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Movie Review: ‘The Great Gatsby’ glitters


Leonardo DiCaprio leads a young, talented cast in this new interpretation of F. Scott Fitzgerald’s classic American novel about the tragic Jay Gatsby. Director Baz Luhrmann teams up again with DiCaprio (the first time in Luhrmann’s reboot of Romeo + Juliet.)  British actress Carey Mulligan portrays Daisy Buchanan, Gatsby’s lost love, who is now married to Tom, a wealthy philanderer played by Joel Edgerton. Photo: nytimes.com

Daisy’s cousin Nick Carraway (Tobey Maguire) is new to the world of finance and rents a modest bungalow.  Carraway first hears the name Gatsby from Jordan Baker (Elizabeth Debicki), Daisy’s longtime friend. When he heads to the tony East Egg to visit his cousin, Carraway also finds out that he is living next to the mysterious millionaire. Gatsby invites Carraway to one of his soirees, and quickly befriends the young man.

The first half of the movie unfolds much like one of Gatsby’s parties – we follow Nick as he is introduced to a dazzling view of 1920s excess. Gatsby is famous in New York for the extravagant parties he throws at his immense estate on West Egg. A suffocating crowd is shown rushing to enjoy Gatsby’s champagne. As they swap stories about his origins, their host remains a cipher.

Once Gatsby is reunited with Daisy, the pace slows down – perhaps it’s because he stopped throwing those fantastic raves. The scenes with Daisy, Nick and Gatsby hanging out at the mansion were intimate, and contrasted with the earlier bacchanal. The tone of the film then becomes darker, as the gilded persona Gatsby has created becomes tarnished by reality.

Director Luhrmann takes some creative detours with his telling of the story. Nick remains the narrator of the tale, but Luhrmann comes up with a different context for why he’s recalling his time with Gatsby. I also think Luhrmann emphasizes the love story. Furthermore, he tweaked the ending – but I don’t want to provide any spoilers.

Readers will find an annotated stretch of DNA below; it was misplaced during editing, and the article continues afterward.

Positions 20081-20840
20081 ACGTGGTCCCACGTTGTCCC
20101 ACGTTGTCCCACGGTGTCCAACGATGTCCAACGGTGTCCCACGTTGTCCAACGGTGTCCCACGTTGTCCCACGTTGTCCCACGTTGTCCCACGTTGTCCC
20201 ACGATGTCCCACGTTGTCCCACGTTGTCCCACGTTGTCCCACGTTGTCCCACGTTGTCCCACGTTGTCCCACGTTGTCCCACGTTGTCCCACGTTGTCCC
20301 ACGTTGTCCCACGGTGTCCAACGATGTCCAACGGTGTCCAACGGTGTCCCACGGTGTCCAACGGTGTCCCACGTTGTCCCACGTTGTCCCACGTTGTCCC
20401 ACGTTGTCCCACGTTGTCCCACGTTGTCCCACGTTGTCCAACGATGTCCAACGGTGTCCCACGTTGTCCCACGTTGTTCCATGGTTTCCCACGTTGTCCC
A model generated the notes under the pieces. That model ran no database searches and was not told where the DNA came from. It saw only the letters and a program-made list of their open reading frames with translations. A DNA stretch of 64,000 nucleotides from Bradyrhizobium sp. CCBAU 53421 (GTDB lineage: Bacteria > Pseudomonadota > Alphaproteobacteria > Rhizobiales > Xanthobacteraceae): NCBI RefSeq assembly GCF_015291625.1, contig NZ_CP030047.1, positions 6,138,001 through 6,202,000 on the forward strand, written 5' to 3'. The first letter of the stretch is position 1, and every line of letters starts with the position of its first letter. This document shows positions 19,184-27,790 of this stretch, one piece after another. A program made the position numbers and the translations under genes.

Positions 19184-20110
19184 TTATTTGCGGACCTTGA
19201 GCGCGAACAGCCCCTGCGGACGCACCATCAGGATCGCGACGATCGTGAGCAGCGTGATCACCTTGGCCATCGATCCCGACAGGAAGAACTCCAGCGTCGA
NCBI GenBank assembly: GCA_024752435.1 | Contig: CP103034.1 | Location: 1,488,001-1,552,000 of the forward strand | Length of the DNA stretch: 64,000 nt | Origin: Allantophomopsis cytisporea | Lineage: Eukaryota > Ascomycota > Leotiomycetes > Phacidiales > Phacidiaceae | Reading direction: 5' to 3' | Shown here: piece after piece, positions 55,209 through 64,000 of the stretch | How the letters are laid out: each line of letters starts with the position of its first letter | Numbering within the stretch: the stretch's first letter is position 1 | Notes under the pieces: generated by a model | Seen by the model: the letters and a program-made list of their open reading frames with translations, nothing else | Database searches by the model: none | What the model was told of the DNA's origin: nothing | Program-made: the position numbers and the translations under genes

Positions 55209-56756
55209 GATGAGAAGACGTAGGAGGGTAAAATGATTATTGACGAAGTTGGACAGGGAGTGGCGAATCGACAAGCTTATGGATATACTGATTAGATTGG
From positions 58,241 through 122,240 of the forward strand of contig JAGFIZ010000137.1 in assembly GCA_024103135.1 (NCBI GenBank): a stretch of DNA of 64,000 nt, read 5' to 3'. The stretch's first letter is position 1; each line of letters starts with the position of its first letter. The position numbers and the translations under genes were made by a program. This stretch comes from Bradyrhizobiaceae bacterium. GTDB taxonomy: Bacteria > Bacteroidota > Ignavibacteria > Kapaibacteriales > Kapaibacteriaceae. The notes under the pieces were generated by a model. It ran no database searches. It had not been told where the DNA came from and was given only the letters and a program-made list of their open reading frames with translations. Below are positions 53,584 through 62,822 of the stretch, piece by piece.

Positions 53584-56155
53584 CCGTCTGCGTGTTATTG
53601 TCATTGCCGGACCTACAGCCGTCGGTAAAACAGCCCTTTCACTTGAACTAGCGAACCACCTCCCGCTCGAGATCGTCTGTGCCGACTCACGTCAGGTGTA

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The use of modern music is another Luhrmann device, it was effective when partnered with dancing flappers, although I found the rap songs distracting on the soundtrack. They took me out of the place and time more than the other songs. I was a bit surprised he didn’t use more jazz music. There are new songs from Lana Del Rey, Florence and the Machine and a few covers- with Jack White’s rendition of U2’s Love is Blindness being a standout (you can listen to it HERE). The performances of the musicians and dancers showcase the beautiful costumes and set design. Although Luhrmann has created other visually stunning movies, he actually shows a pretty high degree of restraint with this production.

As for the actors’ performances, DiCaprio hasn’t looked this charming and light hearted since Titanic. He is convincing as the poor kid who pulled himself up through ambition and hopefulness, reaching amazing heights in his quest to win back his love. Maguire captures Nick’s disillusionment as he begins to see how the wealthier operate. His camaraderie with Gatsby anchors the film and is probably enriched by the actors’ real life friendship.

Mulligan creates a sympathetic Daisy, who like many women of the era, is trapped in a marriage and has to ignore her husband’s infidelity. While she genuinely appears to care for Gatsby, no woman could live up to his idealized memory.  Edgerton’s Tom seems much more astute than the character in the novel and Daisy does not resist him.

I first read this book as a sophomore in high school, and I find that I uncover more with each reading. Ambition, love, regret - Fitzgerald packs an enormous amount of emotion into his thin volume, and this production of The Great Gatsby embraces it all. 


Contact Diane Cooney at dcooney@philly2philly.com

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Photo: nytimes.com